The wavefunction simulator

The wavefunction simulator allows you to directly inspect the wavefunction of a quantum state prepared by your program. Because of the probabilistic nature of quantum information, the programs you’ll be running on the QPU can give a distribution of outputs. When running on the QPU or QVM, you would aggregate results (anywhere from tens of trials to 100k+!) that you can sample to get back a distribution.

With the wavefunction simulator, you can look at the distribution without having to collect samples from your program. This can save a lot of time for small programs. Let’s walk through a basic example of using the WavefunctionSimulator:

from pyquil import Program
from pyquil.gates import *
from pyquil.api import WavefunctionSimulator
wf_sim = WavefunctionSimulator()
coin_flip = Program(H(0))
<pyquil.wavefunction.Wavefunction at 0x1088a2c10>

The return value is a Wavefunction object that stores the amplitudes of the quantum state. We can print this object

coin_flip = Program(H(0))
wavefunction = wf_sim.wavefunction(coin_flip)
(0.7071067812+0j)|0> + (0.7071067812+0j)|1>

to see the amplitudes listed as a sum of computational basis states. We can index into those amplitudes directly or look at a dictionary of associated outcome probabilities.

import numpy as np

assert wavefunction[0] == 1 / np.sqrt(2)
# The amplitudes are stored as a numpy array on the Wavefunction object
prob_dict = wavefunction.get_outcome_probs() # extracts the probabilities of outcomes as a dict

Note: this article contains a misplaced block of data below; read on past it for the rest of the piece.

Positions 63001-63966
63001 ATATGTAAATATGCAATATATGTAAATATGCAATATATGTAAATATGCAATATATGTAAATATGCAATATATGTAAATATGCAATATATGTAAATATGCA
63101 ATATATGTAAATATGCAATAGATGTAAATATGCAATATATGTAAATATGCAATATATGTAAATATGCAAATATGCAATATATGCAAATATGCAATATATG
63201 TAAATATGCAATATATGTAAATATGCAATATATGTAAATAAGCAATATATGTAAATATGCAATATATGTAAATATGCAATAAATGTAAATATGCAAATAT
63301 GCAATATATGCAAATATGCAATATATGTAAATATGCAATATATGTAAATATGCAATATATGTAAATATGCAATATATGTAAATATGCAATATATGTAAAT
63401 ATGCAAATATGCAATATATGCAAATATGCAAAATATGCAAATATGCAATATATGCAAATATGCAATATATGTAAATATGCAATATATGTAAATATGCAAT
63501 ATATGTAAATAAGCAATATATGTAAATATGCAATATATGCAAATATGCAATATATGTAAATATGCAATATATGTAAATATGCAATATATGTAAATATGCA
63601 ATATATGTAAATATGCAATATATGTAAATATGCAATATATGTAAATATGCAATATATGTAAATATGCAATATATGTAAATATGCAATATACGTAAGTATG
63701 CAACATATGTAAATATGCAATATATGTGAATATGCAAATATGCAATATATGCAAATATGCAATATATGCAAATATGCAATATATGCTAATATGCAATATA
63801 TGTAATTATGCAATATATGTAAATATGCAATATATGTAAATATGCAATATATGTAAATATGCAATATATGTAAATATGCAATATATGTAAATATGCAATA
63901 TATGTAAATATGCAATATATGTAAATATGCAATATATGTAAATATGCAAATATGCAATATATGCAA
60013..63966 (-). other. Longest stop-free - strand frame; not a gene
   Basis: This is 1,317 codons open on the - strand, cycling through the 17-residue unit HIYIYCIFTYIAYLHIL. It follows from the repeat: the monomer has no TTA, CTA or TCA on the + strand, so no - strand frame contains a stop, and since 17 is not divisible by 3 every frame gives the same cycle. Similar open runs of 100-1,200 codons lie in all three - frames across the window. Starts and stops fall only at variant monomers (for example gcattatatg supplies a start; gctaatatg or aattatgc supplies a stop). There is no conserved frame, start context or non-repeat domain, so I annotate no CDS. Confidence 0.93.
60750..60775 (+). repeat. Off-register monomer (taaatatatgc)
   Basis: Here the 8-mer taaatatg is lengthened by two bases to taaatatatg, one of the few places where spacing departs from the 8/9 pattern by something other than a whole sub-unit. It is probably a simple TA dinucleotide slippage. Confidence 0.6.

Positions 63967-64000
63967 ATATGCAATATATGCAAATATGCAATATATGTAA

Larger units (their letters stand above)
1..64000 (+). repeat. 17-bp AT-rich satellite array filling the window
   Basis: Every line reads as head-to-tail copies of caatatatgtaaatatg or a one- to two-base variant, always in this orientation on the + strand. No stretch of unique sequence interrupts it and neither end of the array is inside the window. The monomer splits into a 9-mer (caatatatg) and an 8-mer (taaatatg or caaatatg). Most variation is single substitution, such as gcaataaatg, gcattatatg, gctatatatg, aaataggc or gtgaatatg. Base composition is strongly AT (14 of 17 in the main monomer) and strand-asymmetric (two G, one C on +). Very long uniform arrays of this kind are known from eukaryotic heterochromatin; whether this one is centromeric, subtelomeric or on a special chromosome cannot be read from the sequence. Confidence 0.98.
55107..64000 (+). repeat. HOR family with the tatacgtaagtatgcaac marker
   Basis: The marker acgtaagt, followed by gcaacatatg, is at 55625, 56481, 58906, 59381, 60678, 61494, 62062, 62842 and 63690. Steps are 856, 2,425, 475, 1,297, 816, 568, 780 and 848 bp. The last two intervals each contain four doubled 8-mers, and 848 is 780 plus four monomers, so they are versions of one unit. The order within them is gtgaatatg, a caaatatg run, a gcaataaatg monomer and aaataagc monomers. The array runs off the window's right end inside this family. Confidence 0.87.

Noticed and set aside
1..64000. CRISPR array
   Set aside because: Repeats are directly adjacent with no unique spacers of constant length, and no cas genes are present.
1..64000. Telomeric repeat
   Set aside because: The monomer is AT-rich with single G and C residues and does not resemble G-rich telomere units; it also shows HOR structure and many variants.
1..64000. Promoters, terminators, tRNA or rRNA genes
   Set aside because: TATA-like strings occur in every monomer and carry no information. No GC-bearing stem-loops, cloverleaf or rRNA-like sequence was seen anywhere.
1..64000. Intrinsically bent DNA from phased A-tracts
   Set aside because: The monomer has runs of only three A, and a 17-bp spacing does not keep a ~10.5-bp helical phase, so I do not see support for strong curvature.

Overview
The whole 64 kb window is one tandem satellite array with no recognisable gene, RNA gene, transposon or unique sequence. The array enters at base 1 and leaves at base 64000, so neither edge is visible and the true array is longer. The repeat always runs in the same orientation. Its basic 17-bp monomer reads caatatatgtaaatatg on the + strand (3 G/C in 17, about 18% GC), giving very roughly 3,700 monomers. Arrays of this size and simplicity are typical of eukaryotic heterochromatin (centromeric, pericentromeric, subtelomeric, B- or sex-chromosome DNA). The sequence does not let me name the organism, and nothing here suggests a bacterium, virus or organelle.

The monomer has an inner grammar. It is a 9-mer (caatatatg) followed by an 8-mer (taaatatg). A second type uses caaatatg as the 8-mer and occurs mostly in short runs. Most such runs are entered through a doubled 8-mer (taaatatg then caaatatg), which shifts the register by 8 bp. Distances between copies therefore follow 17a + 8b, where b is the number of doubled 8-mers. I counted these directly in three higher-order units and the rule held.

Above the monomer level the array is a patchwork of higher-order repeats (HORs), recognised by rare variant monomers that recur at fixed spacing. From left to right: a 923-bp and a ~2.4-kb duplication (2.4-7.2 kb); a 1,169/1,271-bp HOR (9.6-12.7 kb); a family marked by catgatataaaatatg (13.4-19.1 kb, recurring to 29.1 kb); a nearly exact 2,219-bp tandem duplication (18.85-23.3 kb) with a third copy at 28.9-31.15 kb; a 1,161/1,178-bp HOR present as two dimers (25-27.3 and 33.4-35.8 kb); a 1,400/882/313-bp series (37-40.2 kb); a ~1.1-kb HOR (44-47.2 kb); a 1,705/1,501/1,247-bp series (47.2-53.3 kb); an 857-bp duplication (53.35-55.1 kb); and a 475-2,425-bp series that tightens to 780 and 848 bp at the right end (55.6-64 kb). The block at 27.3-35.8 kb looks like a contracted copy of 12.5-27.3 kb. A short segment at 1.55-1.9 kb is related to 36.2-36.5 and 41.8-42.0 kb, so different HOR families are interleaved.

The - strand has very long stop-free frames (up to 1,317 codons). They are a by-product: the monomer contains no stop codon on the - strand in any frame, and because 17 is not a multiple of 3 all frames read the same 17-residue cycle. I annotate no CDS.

prob_dict.keys() # these store the bitstring outcomes
assert len(wavefunction) == 1 # gives the number of qubits
[0.70710678+0.j 0.70710678+0.j]
{'0': 0.4999999999999999, '1': 0.4999999999999999}

It is important to remember that this wavefunction method is a useful debugging tool for small quantum systems, and cannot be feasibly obtained on a quantum processor.

Multi-qubit basis enumeration

The WavefunctionSimulator enumerates bitstrings such that qubit 0 is the least significant bit (LSB) and therefore on the right end of a bitstring as shown in the table below which contains some examples.
















This convention is counter to that often found in the quantum computing literature where bitstrings are often ordered such that the lowest-index qubit is on the left. The vector representation of a wavefunction assumes the “canonical” ordering of basis elements. For example, for two qubits this order is 00, 01, 10, 11. In the typical Dirac notation for quantum states, the tensor product of two different degrees of freedom is not always explicitly understood as having a fixed order of those degrees of freedom. This is in contrast to the kronecker product between matrices which uses the same mathematical symbol and is clearly not commutative. This, however, becomes important when writing things down as coefficient vectors or matrices:

\[\begin{split}\ket{0}_0 \otimes \ket{1}_1 = \ket{1}_1 \otimes \ket{0}_0 = \ket{10}_{1,0} \equiv \begin{pmatrix} 0 \\ 0 \\ 1 \\ 0 \end{pmatrix}\end{split}\]

As a consequence there arise some subtle but important differences in the ordering of wavefunction and multi-qubit gate matrix coefficients.

According to our conventions the matrix:

\[\begin{split}U_{\rm CNOT(1,0)} \equiv \begin{pmatrix} 1 & 0 & 0 & 0 \\ 0 & 1 & 0 & 0 \\ 0 & 0 & 0 & 1 \\ 0 & 0 & 1 & 0 \end{pmatrix}\end{split}\]

corresponds to the Quil instruction CNOT(1, 0) which is counter to how most other people in the field order their tensor product factors (or more specifically their kronecker products). In this convention CNOT(0, 1) is given by:

\[\begin{split}U_{\rm CNOT(0,1)} \equiv \begin{pmatrix} 1 & 0 & 0 & 0 \\ 0 & 0 & 0 & 1 \\ 0 & 0 & 1 & 0 \\ 0 & 1 & 0 & 0 \end{pmatrix}\end{split}\]

For additional information why we decided on this basis ordering check out our note Someone shouts, “|01000>!” Who is Excited?.